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Construction Debris Removal: 3 Options For Contractors

Posted by Junk King on Oct 11, 2016 7:19:11 AM

construction-debris-removal-3-options-for-contractors

It's been said that there only two things you can be sure of in life: death and taxes. However, if you're a general contractor, you know that construction debris removal is also on that list!

 

Every construction project generates trash - garbage, debris and all types of building material waste - and all this has to be continually cleaned-up, hauled off and disposed of. Preferably in a professional and legal fashion. And the larger the job, the greater the quantity of waste. 

Now that Autumn is fully upon us, the building season is coming to a close for many contractors. And that typically means the rush to finish projects that are still in-process. One way to help speed up the process is to find a better way to deal with cleaning up and removing all the construction debris.

Want to know how much C&D (construction and demolition) debris you actually produce in the course of your jobs? While commercial construction obviously generates a great deal of construction garbage, residential construction can produce surprisingly large quantities of trash.

Here are some stats:

  • New construction projects average 3.9 pounds of waste per square foot of building area. For example, almost 98 tons of waste is generated when constructing a 50,000 square foot building.
  • Building demolition averages about 155 pounds of waste per square foot. That means that 3,875 tons of waste is produced during the demolition of a 50,000 square foot building.

What is in Your Construction Debris

Construction and demolition, or C&D, waste is often divided into a number of categories:

  • Waste left over from new construction (i.e. new material scraps, packaging, etc.)
  • Remodeling/demolition debris from older buildings (i.e. old wood, insulation, plaster, brick, fixtures, appliances, etc.)
  • Debris from large civil works projects such as highways and bridges (i.e. concrete, asphalt, rubble, etc.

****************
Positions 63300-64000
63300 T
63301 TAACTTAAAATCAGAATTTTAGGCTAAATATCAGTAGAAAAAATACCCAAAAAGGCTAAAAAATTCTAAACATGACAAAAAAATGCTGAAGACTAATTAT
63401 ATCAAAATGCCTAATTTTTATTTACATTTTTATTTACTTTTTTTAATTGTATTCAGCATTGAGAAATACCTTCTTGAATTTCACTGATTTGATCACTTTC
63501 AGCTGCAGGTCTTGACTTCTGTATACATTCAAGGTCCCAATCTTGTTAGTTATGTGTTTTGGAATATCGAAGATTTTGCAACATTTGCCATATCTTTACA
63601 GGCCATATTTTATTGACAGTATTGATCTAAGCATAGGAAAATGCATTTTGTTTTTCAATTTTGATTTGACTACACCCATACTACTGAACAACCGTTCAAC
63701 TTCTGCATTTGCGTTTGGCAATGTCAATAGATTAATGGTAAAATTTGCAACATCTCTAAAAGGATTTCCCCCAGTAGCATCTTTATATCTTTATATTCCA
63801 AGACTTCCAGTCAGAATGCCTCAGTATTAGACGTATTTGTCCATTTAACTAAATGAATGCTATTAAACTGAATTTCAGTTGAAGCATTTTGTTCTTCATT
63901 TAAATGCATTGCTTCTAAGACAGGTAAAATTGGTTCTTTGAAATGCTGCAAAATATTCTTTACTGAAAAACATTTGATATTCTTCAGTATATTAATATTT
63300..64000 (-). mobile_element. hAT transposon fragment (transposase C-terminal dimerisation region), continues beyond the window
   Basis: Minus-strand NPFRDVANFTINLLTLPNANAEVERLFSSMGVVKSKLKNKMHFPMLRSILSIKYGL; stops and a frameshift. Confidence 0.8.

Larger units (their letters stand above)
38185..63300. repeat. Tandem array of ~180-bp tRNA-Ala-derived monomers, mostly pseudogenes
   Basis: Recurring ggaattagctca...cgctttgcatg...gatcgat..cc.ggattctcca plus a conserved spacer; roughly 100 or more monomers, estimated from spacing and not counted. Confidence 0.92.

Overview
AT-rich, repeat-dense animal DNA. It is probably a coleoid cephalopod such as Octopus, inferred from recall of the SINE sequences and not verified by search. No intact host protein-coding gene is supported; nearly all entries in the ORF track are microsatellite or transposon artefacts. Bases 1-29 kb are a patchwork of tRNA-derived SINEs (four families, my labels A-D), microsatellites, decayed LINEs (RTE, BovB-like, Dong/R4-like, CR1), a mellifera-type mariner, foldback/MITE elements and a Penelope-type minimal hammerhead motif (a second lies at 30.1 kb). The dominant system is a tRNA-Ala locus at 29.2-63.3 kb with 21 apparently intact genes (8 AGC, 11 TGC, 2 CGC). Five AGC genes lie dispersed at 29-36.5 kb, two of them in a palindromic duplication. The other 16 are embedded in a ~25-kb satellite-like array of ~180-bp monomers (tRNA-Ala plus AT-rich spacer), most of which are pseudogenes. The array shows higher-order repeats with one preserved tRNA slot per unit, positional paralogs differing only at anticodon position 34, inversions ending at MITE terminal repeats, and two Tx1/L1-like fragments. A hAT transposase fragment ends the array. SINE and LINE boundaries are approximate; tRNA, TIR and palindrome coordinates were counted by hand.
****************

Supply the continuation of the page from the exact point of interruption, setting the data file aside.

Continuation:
So the question remains: What to do with all that garbage? Disposal (i.e. hauling and dumping) is the standard approach, but it's not the only way to deal with construction waste.

Another one of the options, of course, is to reuse as much of the waste material as possible. The benefits of recycling have been made abundantly clear for a number of years now. But knowing that construction debris can be recycled or reused is still a great option for many contractors.

The truth is that, for most construction professionals, it pays to recycle wherever and whatever they can. The good news is that many municipalities and private firms have developed the means and resources to make this option not only viable, but relatively easy and profitable for everyone involved.

Your Three Options for Construction Debris Removal

Essentially, there are three options when dealing with your construction waste removal task. Here they are in order of the most typical approach taken:

1. Find Someone With a Truck

Like many other decisions a contractor must make, there are a few options that can be considered for waste trash removal. On one hand, a common option is to simply hire the job out to some local guy with a truck and hope it gets done right and doesn't take too long.

Although this might seem to be a viable option, the truth is you have a higher risk of running into additional problems using a "guy with a truck".

It may appear to be cheaper than hiring a licensed and professional firm, but in reality, the risks outweigh the benefits. If something bad happens, that guy in a pickup truck could end up costing you a great deal more in the end in terms of both time and money.

There are real issues of safety, potential for damage or theft, and other legal risks. In other words, the seemingly lower cost could end up costing you far more than you anticipated. The bottom line is that, while finding someone else to handle your construction waste removal is a good approach, finding the right person is critical.

2. The DIY Route - Do It Yourself